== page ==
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A modern replica of Stonehenge, which has been dubbed “Achill-henge” Photo by: Michael Mc Laughlin, The Mayo News

Famed Irish Anglo protester mysteriously recreates Stonehenge on Achill

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A modern replica of Stonehenge, which has been dubbed “Achill-henge” Photo by: Michael Mc Laughlin, The Mayo News

Achill Island native, Joe McNamara, known as “The Anglo Avenger” has baffled locals in his latest endeavors by building a modern replica of Stonehenge, which has been dubbed “Achill-henge”.

Last year, McNamara gained profile in Ireland following his protests against the bail-out of Anglo Irish Bank. The developer drove a cement mixer, with the words “toxic bank” on the side, into the gates of Ireland’s parliamentary building, Leinster House. He also abandoned the same truck outside Anglo’s Galway offices and parked a cherry-picker outside the bank’s HQ in Dublin.

His latest stunt is not quite so self explanatory. The structure on Achill is set to cost over $1.3 million (€1 million) to build. It is 15 feet high and 30 meters in diameter. According to reports in the Mayo News, McNamara has been planning for this build above Pollagh for six months.

“Achill-henge” is believed to be a working replica of the prehistoric English monument. It has been built to sync with sunrise on the summer and winter solstices and March and September equinoxes. What will be at the centre of the ring is yet to be revealed. Currently just a semi-circle structure can be seen.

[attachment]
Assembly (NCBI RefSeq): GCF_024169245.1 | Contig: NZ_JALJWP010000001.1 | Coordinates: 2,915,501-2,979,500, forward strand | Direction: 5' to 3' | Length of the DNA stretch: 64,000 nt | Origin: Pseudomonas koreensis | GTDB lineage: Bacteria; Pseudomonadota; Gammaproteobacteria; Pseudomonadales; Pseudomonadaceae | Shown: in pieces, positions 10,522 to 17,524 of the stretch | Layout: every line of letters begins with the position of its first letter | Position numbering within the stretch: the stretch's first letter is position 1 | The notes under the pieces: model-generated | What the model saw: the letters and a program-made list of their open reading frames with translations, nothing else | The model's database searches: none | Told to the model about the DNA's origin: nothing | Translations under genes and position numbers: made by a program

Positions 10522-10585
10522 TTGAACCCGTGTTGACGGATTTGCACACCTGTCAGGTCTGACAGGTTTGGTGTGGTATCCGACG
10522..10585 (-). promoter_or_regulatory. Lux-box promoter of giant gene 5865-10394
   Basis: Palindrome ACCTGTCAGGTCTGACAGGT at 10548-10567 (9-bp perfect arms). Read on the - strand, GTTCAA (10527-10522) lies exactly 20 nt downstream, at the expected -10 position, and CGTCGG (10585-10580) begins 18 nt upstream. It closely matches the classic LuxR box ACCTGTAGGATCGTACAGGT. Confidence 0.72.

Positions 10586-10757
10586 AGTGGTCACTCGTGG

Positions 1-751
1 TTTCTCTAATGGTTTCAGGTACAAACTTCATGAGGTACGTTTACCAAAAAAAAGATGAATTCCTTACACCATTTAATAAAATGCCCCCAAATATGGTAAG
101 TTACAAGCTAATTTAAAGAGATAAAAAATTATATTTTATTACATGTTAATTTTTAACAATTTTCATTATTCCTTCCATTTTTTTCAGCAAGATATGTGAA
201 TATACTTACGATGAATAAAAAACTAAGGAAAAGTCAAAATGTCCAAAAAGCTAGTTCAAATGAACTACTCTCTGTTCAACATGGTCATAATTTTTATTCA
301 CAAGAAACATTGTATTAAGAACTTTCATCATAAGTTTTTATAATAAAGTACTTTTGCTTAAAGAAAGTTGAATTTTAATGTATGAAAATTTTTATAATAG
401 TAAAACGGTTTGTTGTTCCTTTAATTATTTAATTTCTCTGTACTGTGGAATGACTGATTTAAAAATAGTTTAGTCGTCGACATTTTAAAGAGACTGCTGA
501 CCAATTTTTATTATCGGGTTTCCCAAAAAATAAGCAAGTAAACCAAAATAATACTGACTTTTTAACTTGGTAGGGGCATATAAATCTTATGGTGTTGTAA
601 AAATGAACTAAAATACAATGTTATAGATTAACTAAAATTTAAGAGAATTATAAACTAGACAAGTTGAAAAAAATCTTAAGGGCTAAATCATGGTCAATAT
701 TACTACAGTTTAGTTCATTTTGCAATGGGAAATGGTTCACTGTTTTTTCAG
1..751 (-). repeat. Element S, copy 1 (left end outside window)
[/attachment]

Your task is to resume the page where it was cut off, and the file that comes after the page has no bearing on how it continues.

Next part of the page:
This weekend, McNamara and a large group of men worked long hours on the structure, with 30 trucks arriving to Pollagh with pre-cast concrete.

Mayo County Council has taken the matter to the High Court.

The purpose of the structure is still unknown. It is thought that the final addition at the center of the structure could be of a political nature, given McNamara’s past protests.

Some Mayo locals speculated that McNamara was building an incinerator.

Mayo County Council planning officers inspected the site on Friday and called for work to be stopped. McNamara refused and the case is now being brought before the High Court.

A council spokesman said “the matter is the subject of ongoing enforcement proceedings and will be back before the courts this week”.

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